Location shooting of what was now called Sunday Too Far Away started in March 1974 at Quorn, near Port Augusta. The screenplay called for a typical Australian sun-baked summer but the shoot coincided with near continuous heavy rain that would break a local 50-year record and last for six weeks. Trips from Quorn to the Carriewaloo shearing shed location, normally a half hour drive, took 2 hours. Some vehicles were stuck in mud for days. The shooting schedule was revised from day to day but much precious shooting time was lost. After seven weeks, the unit returned to Adelaide.
The first rough cut ran over two hours. Brealey wanted to make cuts for a brisker pace and to concentrate on Thompson’s iconic performance and the shearers’ warm mateship (excepting the outsider Black Arthur) and obsessive rivalry for the top daily tally, which Hannam had captured brilliantly, and to lose most of the sub-plot around Michael, which Hannam had not been able to cover properly due mainly to the day-to-day chaos with the shooting schedule. A major scene from the sub-plot, Foley’s moving emotional breakdown as he contemplates his future, although now awkwardly integrated, was retained at the insistence of Matt Carroll, whom Brealey had promoted “on the battlefield” from production manager to co-producer in recognition of his tenacity in keeping the shoot rolling under nightmarish conditions.
Sunday Too Far Away was accepted into the prestigious Directors’ Fortnight section of the 1975 Cannes Film Festival and one month later opened the Sydney Film Festival, the first Australian film to have that honour. A smart publicity stunt on opening night saw the entire block Market Street fronting the State Theatre closed to traffic, while the gun shearer Bimbi Martin demonstrated his skill on a live ram, assisted by Jack Thompson. The all-Australian production was welcomed by many critics as the first major success of the new Australian cinema, a quintessentially Australian story told with unforced, down to earth local humour. It was a rare and realistic example of Australians at work in an unglamorous job, the rivalry that motivates them and the camaraderie that sustains them. At a total cost of $270,000, it grossed $1.35min in Australia alone, proving that Australian filmmakers did not necessarily need overseas actors, directors or writers showing them how to make it all happen.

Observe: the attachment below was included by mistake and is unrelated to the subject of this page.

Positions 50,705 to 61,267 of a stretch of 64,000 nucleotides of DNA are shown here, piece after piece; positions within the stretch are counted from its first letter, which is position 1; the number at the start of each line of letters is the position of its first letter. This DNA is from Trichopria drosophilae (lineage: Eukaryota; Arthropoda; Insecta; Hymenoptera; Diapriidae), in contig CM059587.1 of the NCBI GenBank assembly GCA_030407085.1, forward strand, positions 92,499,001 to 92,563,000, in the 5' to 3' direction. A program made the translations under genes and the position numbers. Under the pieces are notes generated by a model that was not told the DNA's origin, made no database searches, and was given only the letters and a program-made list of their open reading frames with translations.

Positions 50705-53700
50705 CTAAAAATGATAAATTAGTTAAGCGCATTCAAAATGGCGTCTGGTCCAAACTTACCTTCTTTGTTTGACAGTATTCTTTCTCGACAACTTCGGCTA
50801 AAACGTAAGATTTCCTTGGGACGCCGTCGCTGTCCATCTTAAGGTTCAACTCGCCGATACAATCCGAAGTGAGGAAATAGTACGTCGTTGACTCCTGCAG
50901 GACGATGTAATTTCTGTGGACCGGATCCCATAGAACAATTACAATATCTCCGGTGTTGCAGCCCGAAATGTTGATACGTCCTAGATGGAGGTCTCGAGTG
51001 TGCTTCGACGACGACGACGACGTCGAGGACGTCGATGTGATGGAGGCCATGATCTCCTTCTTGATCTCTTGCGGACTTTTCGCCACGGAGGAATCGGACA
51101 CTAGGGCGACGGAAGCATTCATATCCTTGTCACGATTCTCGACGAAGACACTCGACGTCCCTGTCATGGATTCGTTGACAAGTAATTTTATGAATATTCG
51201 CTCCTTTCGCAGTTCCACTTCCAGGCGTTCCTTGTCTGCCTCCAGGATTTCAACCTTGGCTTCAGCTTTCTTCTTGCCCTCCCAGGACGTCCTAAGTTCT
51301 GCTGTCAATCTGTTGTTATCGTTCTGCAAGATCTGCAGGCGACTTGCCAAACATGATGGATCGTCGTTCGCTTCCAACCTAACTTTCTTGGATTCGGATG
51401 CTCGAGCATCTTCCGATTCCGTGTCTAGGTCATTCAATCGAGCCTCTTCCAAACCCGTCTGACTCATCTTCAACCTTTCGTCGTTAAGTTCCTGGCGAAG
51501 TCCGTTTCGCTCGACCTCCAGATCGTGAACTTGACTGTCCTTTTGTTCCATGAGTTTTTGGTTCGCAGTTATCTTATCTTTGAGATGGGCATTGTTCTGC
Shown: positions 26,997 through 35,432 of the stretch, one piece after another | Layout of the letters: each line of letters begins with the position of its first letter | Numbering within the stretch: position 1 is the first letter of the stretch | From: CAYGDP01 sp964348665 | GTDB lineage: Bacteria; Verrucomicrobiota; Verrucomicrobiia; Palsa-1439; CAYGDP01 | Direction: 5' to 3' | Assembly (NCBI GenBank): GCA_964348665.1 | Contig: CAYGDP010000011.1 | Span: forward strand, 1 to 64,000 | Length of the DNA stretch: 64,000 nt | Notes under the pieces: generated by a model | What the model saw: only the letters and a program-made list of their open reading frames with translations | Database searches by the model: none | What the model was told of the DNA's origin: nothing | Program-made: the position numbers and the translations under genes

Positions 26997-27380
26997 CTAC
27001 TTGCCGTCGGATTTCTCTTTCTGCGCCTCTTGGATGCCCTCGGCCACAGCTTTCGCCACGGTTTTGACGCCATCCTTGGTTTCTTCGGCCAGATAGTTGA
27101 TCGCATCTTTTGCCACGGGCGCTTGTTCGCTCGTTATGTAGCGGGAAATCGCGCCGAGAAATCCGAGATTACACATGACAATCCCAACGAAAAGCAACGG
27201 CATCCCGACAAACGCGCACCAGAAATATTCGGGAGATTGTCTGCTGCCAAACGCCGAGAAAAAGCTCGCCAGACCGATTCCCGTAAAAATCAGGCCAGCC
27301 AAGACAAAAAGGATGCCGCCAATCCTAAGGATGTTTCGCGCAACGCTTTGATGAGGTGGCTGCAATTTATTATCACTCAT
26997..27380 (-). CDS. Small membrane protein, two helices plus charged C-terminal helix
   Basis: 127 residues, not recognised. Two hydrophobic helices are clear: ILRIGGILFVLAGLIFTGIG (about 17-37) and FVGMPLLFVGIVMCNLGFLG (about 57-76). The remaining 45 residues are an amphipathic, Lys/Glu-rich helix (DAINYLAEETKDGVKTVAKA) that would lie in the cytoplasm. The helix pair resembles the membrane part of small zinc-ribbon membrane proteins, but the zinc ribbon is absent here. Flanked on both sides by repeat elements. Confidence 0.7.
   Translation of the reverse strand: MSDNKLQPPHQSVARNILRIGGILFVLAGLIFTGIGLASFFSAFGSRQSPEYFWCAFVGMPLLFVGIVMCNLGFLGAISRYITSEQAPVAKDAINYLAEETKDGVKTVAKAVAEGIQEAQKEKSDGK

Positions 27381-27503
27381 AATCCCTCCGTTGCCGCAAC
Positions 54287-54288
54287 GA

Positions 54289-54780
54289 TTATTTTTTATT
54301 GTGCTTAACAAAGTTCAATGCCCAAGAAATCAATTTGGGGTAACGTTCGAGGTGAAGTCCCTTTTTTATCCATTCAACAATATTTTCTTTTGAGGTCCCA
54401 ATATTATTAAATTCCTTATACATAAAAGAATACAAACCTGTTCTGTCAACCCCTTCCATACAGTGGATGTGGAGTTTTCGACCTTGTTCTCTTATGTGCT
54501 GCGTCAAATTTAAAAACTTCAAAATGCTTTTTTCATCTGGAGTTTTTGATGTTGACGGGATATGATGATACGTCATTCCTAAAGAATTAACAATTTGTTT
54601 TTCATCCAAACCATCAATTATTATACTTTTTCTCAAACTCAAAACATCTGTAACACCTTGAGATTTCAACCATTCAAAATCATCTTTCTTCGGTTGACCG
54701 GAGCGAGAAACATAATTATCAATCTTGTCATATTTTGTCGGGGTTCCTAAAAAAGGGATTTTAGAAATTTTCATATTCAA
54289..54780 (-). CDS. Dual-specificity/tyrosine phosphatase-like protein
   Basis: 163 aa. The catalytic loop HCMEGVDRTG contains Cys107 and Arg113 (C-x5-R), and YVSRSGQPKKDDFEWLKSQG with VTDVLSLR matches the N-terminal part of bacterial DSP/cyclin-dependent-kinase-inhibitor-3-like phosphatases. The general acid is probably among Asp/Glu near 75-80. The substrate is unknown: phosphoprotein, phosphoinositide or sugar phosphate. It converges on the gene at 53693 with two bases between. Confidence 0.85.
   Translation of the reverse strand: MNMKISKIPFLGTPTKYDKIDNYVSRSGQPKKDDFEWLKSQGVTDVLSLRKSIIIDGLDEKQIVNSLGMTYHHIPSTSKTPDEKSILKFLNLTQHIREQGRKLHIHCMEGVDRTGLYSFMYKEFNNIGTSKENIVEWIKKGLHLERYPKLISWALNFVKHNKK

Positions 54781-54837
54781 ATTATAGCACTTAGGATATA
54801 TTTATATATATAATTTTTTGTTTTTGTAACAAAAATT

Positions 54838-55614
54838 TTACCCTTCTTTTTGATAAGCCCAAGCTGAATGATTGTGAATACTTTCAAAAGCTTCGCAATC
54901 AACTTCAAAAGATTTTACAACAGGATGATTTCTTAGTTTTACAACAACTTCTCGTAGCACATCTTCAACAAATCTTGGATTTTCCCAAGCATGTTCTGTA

The balance of the 1970s was to contain what many Australians believed they would never live to see – a genuine Australian film industry acclaimed both locally and internationally. Of course there were many disappointing productions, but Sunday had blazed the trail for the successes that included Picnic at Hanging Rock, The Devil’s Playground (both 1975), Don’s Party, Eliza Frazer, Storm Boy (all 1976), The Chant of Jimmy Blacksmith, The Getting of Wisdom, The Last Wave (all 1977), Newsfront (1978), My Brilliant Career and Mad Max (both 1979).
— Introduction to the film at the session ‘The Rebirth of Australian Film’, WEA Film Study Group, Sydney, Australia, 24 October 2010
Australia | 1975 | 91 minutes | Eastmancolor
Directed by Ken Hannam
South Australian Film Corporation. Producers, Gil Brealey, Matt Carroll; screenplay, John Dingwall; cinematography, Geoff Burton; film editing, Rod Adamson; sound recording, Barry Brown; sound editing, Greg Bell; art director, David Copping; music, Patrick Flynn, Michael Carlos; title song, Patrick Flynn, Bob Ellis, performed by Jack Thompson.
Jack Thompson (Foley), Max Cullen (Tim King), Robert Bruning (Tom), Jerry Thomas (Basher), Peter Cummins (Arthur Black), John Ewart (Ugly), Sean Scully (Beresford), Reg Lye (Old Garth), Lisa Peers (Sheila Dawson), Gregory Apps (Michael), Phyllis Ophel (Ivy), Ken Shorter (Frankie Davis), Wayne Anthony (undertaker), Hedley Cullen (mailman), Graeme Smith (Jim the learner), Ken Weaver (Quinn), Philip Ross (Mr Dawson).
- Australian Film Institute Awards 1975: Golden Reel in Feature Section; Best Actor (shared): Jack Thompson; Honorable Mention for Supporting Actor: Reg Lye.
- Department of the Media Award: Ken Hannam.
- Film Development Corporation Award.
- 1975 Cannes Film Festival: Invited to participate in Directors’ Fortnight.